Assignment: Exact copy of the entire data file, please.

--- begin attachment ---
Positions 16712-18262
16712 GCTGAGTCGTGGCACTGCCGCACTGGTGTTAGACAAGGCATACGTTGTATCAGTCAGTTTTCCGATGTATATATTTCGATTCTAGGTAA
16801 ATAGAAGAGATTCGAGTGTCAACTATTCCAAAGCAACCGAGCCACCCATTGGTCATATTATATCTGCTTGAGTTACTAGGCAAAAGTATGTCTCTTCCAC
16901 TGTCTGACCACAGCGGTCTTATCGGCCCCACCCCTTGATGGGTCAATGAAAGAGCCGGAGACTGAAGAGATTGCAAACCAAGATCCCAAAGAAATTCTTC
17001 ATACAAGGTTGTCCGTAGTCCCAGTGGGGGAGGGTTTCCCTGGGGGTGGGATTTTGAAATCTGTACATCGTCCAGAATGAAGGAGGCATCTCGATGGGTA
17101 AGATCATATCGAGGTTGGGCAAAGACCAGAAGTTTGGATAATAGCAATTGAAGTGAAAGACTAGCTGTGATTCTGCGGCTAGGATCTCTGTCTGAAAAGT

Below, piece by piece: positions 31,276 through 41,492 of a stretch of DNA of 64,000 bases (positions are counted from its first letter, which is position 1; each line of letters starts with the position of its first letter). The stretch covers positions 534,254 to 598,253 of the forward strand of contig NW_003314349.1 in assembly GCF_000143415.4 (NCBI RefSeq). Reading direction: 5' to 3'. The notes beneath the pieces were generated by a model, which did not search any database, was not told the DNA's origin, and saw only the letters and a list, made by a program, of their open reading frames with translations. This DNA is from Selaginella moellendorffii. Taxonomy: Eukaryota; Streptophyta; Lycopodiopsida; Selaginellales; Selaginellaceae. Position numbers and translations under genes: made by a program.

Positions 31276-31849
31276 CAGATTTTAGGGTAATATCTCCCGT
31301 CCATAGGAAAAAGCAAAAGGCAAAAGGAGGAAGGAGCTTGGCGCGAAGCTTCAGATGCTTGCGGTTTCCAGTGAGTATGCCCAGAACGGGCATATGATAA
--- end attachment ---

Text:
Positions 16712-18262
16712 GCTGAGTCGTGGCACTGCCGCACTGGTGTTAGACAAGGCATACGTTGTATCAGTCAGTTTTCCGATGTATATATTTCGATTCTAGGTAA
16801 ATAGAAGAGATTCGAGTGTCAACTATTCCAAAGCAACCGAGCCACCCATTGGTCATATTATATCTGCTTGAGTTACTAGGCAAAAGTATGTCTCTTCCAC
16901 TGTCTGACCACAGCGGTCTTATCGGCCCCACCCCTTGATGGGTCAATGAAAGAGCCGGAGACTGAAGAGATTGCAAACCAAGATCCCAAAGAAATTCTTC
17001 ATACAAGGTTGTCCGTAGTCCCAGTGGGGGAGGGTTTCCCTGGGGGTGGGATTTTGAAATCTGTACATCGTCCAGAATGAAGGAGGCATCTCGATGGGTA
17101 AGATCATATCGAGGTTGGGCAAAGACCAGAAGTTTGGATAATAGCAATTGAAGTGAAAGACTAGCTGTGATTCTGCGGCTAGGATCTCTGTCTGAAAAGT

Below, piece by piece: positions 31,276 through 41,492 of a stretch of DNA of 64,000 bases (positions are counted from its first letter, which is position 1; each line of letters starts with the position of its first letter). The stretch covers positions 534,254 to 598,253 of the forward strand of contig NW_003314349.1 in assembly GCF_000143415.4 (NCBI RefSeq). Reading direction: 5' to 3'. The notes beneath the pieces were generated by a model, which did not search any database, was not told the DNA's origin, and saw only the letters and a list, made by a program, of their open reading frames with translations. This DNA is from Selaginella moellendorffii. Taxonomy: Eukaryota; Streptophyta; Lycopodiopsida; Selaginellales; Selaginellaceae. Position numbers and translations under genes: made by a program.

Positions 31276-31849
31276 CAGATTTTAGGGTAATATCTCCCGT
31301 CCATAGGAAAAAGCAAAAGGCAAAAGGAGGAAGGAGCTTGGCGCGAAGCTTCAGATGCTTGCGGTTTCCAGTGAGTATGCCCAGAACGGGCATATGATAA